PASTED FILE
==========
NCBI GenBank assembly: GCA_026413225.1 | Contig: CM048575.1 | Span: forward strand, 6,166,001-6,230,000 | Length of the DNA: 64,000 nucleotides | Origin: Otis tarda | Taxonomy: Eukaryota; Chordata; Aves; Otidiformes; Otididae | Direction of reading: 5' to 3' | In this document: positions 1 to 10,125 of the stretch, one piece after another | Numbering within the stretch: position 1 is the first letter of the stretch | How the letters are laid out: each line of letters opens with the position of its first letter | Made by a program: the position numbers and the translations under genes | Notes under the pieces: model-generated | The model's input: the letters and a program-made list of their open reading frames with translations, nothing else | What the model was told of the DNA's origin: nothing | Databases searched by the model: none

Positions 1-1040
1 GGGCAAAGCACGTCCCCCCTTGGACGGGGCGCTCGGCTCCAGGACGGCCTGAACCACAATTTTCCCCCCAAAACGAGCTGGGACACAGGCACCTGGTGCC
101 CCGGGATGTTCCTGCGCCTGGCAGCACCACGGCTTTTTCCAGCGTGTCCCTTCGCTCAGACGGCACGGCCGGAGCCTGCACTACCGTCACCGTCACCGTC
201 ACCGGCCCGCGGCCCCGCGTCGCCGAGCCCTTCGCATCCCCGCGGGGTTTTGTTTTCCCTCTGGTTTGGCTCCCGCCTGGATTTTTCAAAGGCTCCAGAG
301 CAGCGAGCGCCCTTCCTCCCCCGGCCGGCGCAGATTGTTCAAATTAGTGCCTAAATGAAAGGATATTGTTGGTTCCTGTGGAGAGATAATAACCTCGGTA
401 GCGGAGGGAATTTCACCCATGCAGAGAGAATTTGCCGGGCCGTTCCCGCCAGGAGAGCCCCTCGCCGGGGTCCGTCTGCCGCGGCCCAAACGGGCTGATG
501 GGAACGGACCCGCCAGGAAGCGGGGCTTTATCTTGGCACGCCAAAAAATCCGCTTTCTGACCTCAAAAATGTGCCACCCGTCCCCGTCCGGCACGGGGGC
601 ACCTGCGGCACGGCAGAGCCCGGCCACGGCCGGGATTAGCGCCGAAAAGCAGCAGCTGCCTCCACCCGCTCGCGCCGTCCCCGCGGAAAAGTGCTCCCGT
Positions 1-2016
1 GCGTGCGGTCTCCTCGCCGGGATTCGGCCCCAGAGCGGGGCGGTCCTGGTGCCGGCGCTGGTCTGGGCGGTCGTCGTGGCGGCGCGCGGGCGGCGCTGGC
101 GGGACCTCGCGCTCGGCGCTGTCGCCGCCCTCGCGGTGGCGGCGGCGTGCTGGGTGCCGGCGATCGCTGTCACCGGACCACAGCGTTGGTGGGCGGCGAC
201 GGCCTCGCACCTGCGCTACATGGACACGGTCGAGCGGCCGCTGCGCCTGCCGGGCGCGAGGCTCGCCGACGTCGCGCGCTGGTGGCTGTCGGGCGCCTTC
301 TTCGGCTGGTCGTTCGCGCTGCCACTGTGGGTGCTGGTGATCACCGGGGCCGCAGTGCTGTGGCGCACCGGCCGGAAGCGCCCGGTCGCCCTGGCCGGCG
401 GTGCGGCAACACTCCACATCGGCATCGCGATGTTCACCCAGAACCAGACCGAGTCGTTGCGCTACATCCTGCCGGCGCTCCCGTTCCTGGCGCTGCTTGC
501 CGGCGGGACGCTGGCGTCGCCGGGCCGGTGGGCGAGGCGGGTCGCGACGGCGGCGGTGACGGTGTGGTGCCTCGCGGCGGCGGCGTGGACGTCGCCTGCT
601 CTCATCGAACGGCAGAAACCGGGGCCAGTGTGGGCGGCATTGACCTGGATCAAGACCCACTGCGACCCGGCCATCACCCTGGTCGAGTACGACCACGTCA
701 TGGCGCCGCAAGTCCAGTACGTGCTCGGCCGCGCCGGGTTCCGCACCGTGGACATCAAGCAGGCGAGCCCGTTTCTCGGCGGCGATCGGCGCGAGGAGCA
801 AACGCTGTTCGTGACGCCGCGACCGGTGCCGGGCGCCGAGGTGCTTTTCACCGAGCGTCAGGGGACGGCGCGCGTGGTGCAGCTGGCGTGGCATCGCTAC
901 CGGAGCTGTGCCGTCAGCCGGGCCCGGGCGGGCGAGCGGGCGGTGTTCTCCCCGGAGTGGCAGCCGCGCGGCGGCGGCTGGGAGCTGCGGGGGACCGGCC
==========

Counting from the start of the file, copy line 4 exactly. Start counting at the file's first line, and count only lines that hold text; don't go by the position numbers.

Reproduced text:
101 CCGGGATGTTCCTGCGCCTGGCAGCACCACGGCTTTTTCCAGCGTGTCCCTTCGCTCAGACGGCACGGCCGGAGCCTGCACTACCGTCACCGTCACCGTC